There are plenty of reasons to practice good organizational housekeeping. It ensures business runs smoothly, boosts morale, and creates a positive impression for visitors, just to name a few.
But the primary reason to clean things up—the reason we’re here—is safety. Housekeeping is a crucial part of any environment, health, and safety program. It’s perhaps the most powerful strategy for eliminating the #1 form of workplace accidents: slips, trips, and falls. It also minimizes the spread of illnesses and the possibility of chemical exposure.
You don’t have to take our word for it. Here’s what the Occupational Health and Safety Administration has to say:
“Uncluttered working conditions are essential to the safety of all workers and should be maintained at all times in both work and office areas. Proper housekeeping management provides for an orderly arrangement of operations, tools, equipment, storage facilities, supplies, and waste material. Good housekeeping is evidenced by floors free from grease and oil spillage; properly identified passageways; unobstructed accesses and exits; neat and orderly machinery and equipment; well-nested hoses and cords; properly stored materials; removal of excess waste material or debris from the working area; walkways free from ice and snow; surfaces, including elevated locations, free from accumulated dust; and adequate lighting. Maintaining these conditions contributes significantly to lower incident rates.”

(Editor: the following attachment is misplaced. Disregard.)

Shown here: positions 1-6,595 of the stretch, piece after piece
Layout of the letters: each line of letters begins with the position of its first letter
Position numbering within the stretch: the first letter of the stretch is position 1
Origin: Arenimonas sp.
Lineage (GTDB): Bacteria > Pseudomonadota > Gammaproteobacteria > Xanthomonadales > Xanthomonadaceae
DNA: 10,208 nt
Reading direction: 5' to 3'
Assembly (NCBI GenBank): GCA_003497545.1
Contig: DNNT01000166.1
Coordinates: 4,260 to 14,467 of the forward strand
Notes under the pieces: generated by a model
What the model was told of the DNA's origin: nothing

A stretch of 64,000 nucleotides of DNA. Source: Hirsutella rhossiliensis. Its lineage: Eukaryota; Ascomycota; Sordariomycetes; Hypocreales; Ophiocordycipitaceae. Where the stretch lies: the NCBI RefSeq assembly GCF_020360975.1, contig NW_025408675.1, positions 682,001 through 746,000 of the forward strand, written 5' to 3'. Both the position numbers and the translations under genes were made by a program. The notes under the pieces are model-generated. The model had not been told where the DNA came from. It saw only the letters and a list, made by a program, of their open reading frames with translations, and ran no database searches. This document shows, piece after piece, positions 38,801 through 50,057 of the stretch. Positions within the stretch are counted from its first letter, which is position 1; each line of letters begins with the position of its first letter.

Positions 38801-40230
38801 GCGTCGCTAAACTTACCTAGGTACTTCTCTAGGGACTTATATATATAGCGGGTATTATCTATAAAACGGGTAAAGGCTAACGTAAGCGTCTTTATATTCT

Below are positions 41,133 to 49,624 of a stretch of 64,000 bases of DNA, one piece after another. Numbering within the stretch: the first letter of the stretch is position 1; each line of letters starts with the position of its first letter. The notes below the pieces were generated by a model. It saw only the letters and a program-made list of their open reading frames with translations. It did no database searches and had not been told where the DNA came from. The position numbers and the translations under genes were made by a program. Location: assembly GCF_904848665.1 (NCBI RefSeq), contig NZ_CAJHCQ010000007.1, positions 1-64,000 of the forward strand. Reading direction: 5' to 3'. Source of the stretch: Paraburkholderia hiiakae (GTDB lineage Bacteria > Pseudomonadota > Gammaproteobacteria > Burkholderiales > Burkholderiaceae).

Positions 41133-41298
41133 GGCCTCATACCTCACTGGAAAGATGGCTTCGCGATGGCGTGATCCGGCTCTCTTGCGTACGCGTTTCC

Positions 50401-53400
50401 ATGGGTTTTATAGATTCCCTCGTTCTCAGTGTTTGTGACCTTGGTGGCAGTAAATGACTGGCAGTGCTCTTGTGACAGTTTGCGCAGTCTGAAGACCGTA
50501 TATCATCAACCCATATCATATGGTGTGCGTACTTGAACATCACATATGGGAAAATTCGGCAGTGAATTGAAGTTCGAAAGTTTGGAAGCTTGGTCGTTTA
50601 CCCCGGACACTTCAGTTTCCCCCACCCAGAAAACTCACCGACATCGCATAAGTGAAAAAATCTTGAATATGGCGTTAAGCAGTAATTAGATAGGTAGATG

This isn’t just OSHA offering friendly advice. If a state or federal inspector visits your facility and sees a cluttered or dirty working environment, your organization could face serious penalties.
How serious? Recent regulatory actions offer a glimpse. In 2019, Dollar Tree was fined $503,200 after inspectors discovered issues such as blocked emergency exits and improper stacking of merchandise—issues directly related to poor housekeeping.
Safety: the 6th “S”
If you’ve read along with this series so far, you’re familiar with the 5S system—an agile methodology for organizational housekeeping:
2. Set in Order
Many companies go a step further and follow a 6S system, with safety as the 6th “S.” The idea behind 6S is to not only prioritize safety as an outcome of the program, but to embed safe practices within housekeeping. In other words, the goal is to create a safer environment and stay safe while doing it.
Here are a few examples of 6S in practice:
Setting up workstations to improve ergonomics so workers aren’t using the same muscles all day and potentially suffering repetitive motion injuries.
Marking intersections to ensure forklift operators won’t collide with each other or pedestrians.
Using signs to label storage cabinets containing cleaning chemicals so that workers are aware of the presence of hazardous substances.